A line-by-line translation

Coriolanus

Coriolanus Translation Act 1, Scene 2

Line Map Clear Line Map Add

Enter TULLUS AUFIDIUS and certain Senators

FIRST SENATOR

So, your opinion is, Aufidius,That they of Rome are entered in our counselsAnd know how we proceed.

FIRST SENATOR

So, Aufidius—you think that the Romans have spies among us, and know what we're going to do?

AUFIDIUS

Is it not yours? What ever have been thought on in this state, That could be brought to bodily act ere Rome Had circumvention? 'Tis not four days gone Since I heard thence; these are the words: I think I have the letter here; yes, here it is.

AUFIDIUS

Don't you? When have we ever even thought of doing something that Rome didn't attempt to counter before we had the chance to even get started? Less than four days ago, I heard from Rome—this is what they said—I have the letter here somewhere . . . yes, here it is.

Reads

AUFIDIUS

'They have press'd a power, but it is not known Whether for east or west: the dearth is great; The people mutinous; and it is rumour'd, Cominius, Marcius your old enemy, Who is of Rome worse hated than of you, And Titus Lartius, a most valiant Roman, These three lead on this preparation Whither 'tis bent: most likely 'tis for you: Consider of it.'

AUFIDIUS

"They have sent out a battalion of soldiers, but it is not known whether they went east or west. The city's famine is serious, and the people are mutinous. There are rumours that three men lead the battalion: Cominius, Marcius your rival (whom Rome hates even more than they hate you), and Titus Lartius, a most valiant Roman. They are probably bound for you; be careful."

FIRST SENATOR

Our army's in the fieldWe never yet made doubt but Rome was readyTo answer us.

FIRST SENATOR

We've never yet sent out an army unless we were ready to have Rome fight with us. 

AUFIDIUS

Nor did you think it folly To keep your great pretences veil'd till when They needs must show themselves; which in the hatching, It seem'd, appear'd to Rome. By the discovery We shall be shorten'd in our aim, which was To take in many towns ere almost Rome Should know we were afoot.

AUFIDIUS

But at the same time, you've never thought it was a mistake to hide your warlike aims until the last possible second. This time, Rome seems to have known from the start, so that our initial plan—to conquer towns secretly, without Rome getting word—has been ruined.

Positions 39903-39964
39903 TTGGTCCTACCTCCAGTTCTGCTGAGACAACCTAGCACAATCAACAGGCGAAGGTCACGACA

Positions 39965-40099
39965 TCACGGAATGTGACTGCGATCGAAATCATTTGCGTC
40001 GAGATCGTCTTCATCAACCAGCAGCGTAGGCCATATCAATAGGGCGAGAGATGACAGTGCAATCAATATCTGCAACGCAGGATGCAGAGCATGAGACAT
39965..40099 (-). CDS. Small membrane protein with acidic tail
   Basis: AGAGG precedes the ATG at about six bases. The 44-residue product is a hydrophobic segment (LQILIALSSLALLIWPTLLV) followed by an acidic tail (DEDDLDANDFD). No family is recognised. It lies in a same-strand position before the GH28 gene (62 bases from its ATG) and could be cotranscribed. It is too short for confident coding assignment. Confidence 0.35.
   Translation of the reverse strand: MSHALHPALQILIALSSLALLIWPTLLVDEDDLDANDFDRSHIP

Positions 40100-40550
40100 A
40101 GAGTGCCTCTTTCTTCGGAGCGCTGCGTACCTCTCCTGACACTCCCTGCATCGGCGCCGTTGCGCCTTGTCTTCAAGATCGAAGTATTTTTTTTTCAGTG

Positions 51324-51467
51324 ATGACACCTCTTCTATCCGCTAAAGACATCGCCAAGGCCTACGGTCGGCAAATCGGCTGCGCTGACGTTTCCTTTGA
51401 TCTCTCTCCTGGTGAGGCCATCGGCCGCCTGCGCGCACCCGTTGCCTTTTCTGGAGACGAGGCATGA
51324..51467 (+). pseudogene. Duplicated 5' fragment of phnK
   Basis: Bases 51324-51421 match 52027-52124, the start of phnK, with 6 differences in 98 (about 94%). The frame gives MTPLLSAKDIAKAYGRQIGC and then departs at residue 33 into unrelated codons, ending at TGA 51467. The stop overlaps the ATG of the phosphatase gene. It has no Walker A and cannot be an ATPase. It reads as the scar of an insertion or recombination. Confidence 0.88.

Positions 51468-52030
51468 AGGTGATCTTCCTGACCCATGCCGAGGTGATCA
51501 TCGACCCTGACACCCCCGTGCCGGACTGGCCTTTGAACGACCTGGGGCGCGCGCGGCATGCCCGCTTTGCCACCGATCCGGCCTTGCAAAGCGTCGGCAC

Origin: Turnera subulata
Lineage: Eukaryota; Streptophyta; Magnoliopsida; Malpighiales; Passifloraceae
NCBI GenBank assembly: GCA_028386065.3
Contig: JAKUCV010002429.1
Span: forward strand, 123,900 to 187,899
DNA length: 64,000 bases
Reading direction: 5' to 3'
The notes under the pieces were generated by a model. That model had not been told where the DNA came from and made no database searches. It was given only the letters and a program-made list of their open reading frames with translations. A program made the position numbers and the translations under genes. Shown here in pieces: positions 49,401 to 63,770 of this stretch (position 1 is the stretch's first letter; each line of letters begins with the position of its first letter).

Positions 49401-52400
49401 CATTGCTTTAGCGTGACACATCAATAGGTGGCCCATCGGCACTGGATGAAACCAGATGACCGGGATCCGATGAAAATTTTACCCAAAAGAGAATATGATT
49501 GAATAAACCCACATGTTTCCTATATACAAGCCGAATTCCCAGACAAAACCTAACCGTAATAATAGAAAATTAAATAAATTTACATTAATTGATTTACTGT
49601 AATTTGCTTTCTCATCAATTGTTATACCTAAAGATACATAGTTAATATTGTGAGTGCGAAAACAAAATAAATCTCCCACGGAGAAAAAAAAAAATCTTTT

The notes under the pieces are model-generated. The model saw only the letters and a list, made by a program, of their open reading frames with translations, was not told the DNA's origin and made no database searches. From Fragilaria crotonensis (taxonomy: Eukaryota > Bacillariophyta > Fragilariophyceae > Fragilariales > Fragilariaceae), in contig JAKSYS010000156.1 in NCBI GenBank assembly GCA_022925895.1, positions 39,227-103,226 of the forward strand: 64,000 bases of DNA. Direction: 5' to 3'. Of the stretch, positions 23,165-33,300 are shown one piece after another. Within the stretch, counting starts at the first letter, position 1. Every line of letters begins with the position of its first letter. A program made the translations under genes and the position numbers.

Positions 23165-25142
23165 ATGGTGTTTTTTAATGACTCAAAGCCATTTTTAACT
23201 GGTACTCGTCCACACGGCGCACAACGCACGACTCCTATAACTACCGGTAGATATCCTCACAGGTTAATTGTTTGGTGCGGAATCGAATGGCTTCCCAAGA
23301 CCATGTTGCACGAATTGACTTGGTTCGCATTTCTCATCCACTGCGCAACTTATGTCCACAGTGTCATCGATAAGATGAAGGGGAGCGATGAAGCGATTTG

SECOND SENATOR

Noble Aufidius, Take your commission; hie you to your bands: Let us alone to guard Corioli: If they set down before 's, for the remove Bring your army; but, I think, you'll find They've not prepared for us.

SECOND SENATOR

Honorable Aufidius, here are your orders: go out to your soldiers, and leave us to guard the city of Corioli. If they besiege us, come at them from behind. Still, I think you'll find that they underestimate our strength.

AUFIDIUS

O, doubt not that; I speak from certainties. Nay, more, Some parcels of their power are forth already, And only hitherward. I leave your honours. If we and Caius Marcius chance to meet, 'Tis sworn between us we shall ever strike Till one can do no more.

AUFIDIUS

Oh, don't doubt for a minute that they plan to besiege Corioli. I am certain of it; some of their forces are headed this way already. I will leave you, sirs. If I meet Caius Marcius in battle, we have sworn to fight to the death.

ALL

The gods assist you!

ALL

May the gods assist you!

AUFIDIUS

And keep your honours safe!

AUFIDIUS

May they keep you safe, sirs!

FIRST SENATOR

Farewell.

FIRST SENATOR

Goodbye.

SECOND SENATOR

Farewell.

SECOND SENATOR

Goodbye.

ALL

Farewell.

ALL

Goodbye.

Exeunt

Coriolanus
Join LitCharts A+ and get the entire Coriolanus Translation as a printable PDF.
LitCharts A+ members also get exclusive access to:
  • Downloadable translations of every Shakespeare play and sonnet
  • Downloads of 967 LitCharts Lit Guides
  • Explanations and citation info for 22,100 quotes covering 967 books
  • Teacher Editions for every Lit Guide
  • PDFs defining 136 key Lit Terms